Generally, at least one title company requires a copy of the note with the allonge, if applicable, be attached and recorded with the Affidavit.  All underwriters require that a copy of the note with the allonge be obtained and reviewed for compliance with Eaton.

M.G.L. c. 244, § 35A requires the sending of a Right to Cure Notice prior to the commencement of foreclosure proceedings for certain principal residential properties.  The Land Court has issued a form entitled, “Mortgagee’s Affidavit” which is filed with the Land Court prior to the commencement of the foreclosure action.  This form is not recorded with the Registry of Deeds or filed with the Registry District.  The Supreme Judicial Court in the recent decision of U.S. Bank National Association v. Schumacher (Docket No. SJC-11490, March 12, 2014) held that Section 35A is not part of the mortgage foreclosure process.

M.G.L. c. 244 was further amended by the enactment of Sections 35B and 35C which Amendments took effect on November 1, 2012.

M.G.L. c. 244, § 35C codified the ruling of the Supreme Judicial Court in the Eaton case, requiring the creditor to certify that it is the holder of the Note or the authorized agent for the holder of the Note.  The creditor has to record an Affidavit of Compliance with this Section based upon the review of its business records, which is dated prior to the first publication; it appears it can be recorded at any time.

M.G.L. c. 244, § 35B sets forth criteria by which a creditor must offer the mortgagor a means to avoid foreclosure with respect to “certain mortgage loans”.

An Affidavit of Compliance pursuant to Sections 35B and 35C requires that:

  1. It is to be provided by the “creditor” as defined therein (usually the foreclosing mortgagee) or its duly authorized agent.
  2. It must certify compliance with the applicable sections.
  3. It must be based upon a review of the creditor’s business records.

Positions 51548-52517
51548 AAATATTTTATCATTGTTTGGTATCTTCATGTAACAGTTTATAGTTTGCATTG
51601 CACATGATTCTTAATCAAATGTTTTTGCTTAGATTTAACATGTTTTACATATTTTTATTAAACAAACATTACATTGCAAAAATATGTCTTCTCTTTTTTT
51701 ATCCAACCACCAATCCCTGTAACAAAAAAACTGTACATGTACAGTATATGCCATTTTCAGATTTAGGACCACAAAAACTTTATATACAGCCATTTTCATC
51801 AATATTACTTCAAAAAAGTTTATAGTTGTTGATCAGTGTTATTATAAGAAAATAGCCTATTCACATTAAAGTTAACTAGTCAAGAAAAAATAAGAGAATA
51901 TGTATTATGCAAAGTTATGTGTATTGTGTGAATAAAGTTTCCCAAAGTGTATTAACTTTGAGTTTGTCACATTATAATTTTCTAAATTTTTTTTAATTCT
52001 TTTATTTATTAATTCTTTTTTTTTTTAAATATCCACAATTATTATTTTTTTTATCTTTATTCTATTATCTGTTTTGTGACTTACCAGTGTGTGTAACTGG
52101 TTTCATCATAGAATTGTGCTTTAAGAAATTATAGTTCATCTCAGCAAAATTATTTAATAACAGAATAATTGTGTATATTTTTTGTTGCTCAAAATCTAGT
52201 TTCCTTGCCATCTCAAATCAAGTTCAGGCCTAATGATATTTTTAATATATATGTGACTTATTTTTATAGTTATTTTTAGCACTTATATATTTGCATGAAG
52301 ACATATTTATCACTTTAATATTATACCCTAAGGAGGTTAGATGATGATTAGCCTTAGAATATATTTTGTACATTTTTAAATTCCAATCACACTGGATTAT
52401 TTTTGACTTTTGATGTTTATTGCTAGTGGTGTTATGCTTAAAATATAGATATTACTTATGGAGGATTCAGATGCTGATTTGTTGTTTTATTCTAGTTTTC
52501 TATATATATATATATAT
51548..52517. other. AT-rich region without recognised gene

4. It must be dated and acknowledged prior to the publication of the first foreclosure notice and recorded; however, it may be recorded after the foreclosure sale, with the other foreclosure documents.

If M.G.L. c. 244, §§ 35B and 35C are not applicable, an affidavit of non-applicability should be recorded.  The requirements of Eaton must still be satisfied.

As noted above, the majority of title insurers in Massachusetts still require compliance with the Eaton decision after the enactment of the Amendments to M.G.L. c. 244.  The basis for this decision is that since the Affidavit pursuant to Sections 35B and 35C must be dated prior to the publication, it does not satisfy the requirement in Eaton that the foreclosing mortgagee must hold the Note or is acting on behalf of the Noteholder from the date of the commencement of the Power of Sale up to and including the date of the foreclosure sale.

As the Eaton decision affects both residential and commercial properties, while 35B and 35C apply only to residential properties, this is a potential pitfall.

REBA has issued Forms 57A and 57B.  If these forms are used, they must be revised to comply with the Eaton requirement.

There are additional requirements for foreclosures by third party loan servicers.  See the Regulation issued by the Division of Banks and Loan Agencies at 209 CMR 18.00 et. seq. entitled, “Conduct of the Business of Debt Collectors and Loan Servicers”.

If the foreclosure is done by a third party loan servicer, the REBA form must be expanded to include the following: (i) a detailed description of the basis of the affiant’s claimed personal knowledge of information, including sources of all information recited, and a statement as to why the sources are accurate and reliable, and ii) a statement that the third party loan servicer has complied with all provisions of 209 CMR 18.21A(2).

Four final points:

  1. Any Affidavit must be signed and sworn to and must use a jurat as opposed to an acknowledgement.
  2. No title insurer will authorize the issuance of a policy unless the property is vacated by the mortgagor after November 1, 2012.  Some insurers may insist upon complete vacancy and/or vacancy of related parties of the mortgagor.
  3. Any assignment of the foreclosed mortgage must be dated prior to the date of the first publication.
  4. The Sections 35B and 35C Affidavit are to be signed by the “Holder” or a party acting on behalf of the “Holder”.  At least one lender has insisted on using the word “Owner”.  This appears to be acceptable with the majority of underwriters.

For additional guidance, see the memo by Edmund A. Williams, Chief Title Examiner, dated November 1, 2012 and the memos issued by the various title insurance companies which have been used in this article.